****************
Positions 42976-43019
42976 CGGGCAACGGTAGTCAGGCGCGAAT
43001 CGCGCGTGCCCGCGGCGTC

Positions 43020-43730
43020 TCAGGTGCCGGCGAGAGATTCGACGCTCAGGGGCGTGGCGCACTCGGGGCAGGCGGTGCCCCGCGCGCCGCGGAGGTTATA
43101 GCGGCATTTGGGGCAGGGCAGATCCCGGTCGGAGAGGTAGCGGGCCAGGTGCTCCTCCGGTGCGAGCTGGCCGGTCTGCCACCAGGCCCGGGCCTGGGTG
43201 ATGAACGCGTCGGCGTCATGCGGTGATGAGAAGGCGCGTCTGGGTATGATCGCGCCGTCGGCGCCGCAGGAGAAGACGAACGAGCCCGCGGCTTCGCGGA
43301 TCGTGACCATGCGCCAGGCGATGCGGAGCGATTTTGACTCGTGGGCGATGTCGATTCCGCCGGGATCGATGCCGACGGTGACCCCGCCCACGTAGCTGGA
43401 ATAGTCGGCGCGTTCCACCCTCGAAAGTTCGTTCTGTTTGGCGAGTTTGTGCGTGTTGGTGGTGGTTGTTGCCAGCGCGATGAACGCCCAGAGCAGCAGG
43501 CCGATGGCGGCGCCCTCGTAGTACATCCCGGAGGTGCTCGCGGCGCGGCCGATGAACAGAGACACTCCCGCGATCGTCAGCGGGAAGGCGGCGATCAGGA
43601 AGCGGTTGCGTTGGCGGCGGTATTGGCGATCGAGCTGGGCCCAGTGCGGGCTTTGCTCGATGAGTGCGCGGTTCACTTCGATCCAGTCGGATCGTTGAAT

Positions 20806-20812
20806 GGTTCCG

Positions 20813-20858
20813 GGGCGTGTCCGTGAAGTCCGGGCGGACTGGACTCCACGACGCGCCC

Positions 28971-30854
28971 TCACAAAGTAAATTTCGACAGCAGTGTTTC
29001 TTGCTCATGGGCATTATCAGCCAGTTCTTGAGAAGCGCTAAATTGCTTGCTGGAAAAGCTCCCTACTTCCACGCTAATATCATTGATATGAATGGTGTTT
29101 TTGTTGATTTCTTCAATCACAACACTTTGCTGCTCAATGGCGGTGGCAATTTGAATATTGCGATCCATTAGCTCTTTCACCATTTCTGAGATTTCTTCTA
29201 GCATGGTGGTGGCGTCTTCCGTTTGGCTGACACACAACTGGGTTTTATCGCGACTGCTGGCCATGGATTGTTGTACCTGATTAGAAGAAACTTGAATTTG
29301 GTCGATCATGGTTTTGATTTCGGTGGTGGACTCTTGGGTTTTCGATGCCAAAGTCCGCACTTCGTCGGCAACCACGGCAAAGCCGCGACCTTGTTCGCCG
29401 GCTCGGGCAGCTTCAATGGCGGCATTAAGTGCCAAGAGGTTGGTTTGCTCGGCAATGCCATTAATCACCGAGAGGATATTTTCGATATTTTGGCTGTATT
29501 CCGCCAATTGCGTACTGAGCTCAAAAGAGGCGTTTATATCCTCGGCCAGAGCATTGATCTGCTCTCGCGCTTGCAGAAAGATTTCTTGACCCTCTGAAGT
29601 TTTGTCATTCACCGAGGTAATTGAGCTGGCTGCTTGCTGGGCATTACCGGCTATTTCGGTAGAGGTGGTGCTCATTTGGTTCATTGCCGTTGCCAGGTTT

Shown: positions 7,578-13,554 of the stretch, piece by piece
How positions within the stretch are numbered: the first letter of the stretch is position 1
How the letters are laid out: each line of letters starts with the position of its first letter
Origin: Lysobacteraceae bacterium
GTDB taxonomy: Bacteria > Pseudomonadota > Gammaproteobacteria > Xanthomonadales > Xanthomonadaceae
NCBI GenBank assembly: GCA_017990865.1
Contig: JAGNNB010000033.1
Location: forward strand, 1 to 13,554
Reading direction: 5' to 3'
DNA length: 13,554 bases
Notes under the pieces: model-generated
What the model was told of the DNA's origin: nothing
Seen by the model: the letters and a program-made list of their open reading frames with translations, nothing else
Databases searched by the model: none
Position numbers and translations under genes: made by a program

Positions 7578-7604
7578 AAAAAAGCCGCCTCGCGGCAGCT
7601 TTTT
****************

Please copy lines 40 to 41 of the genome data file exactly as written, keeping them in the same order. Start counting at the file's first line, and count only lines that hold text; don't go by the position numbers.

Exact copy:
Positions 7578-7604
7578 AAAAAAGCCGCCTCGCGGCAGCT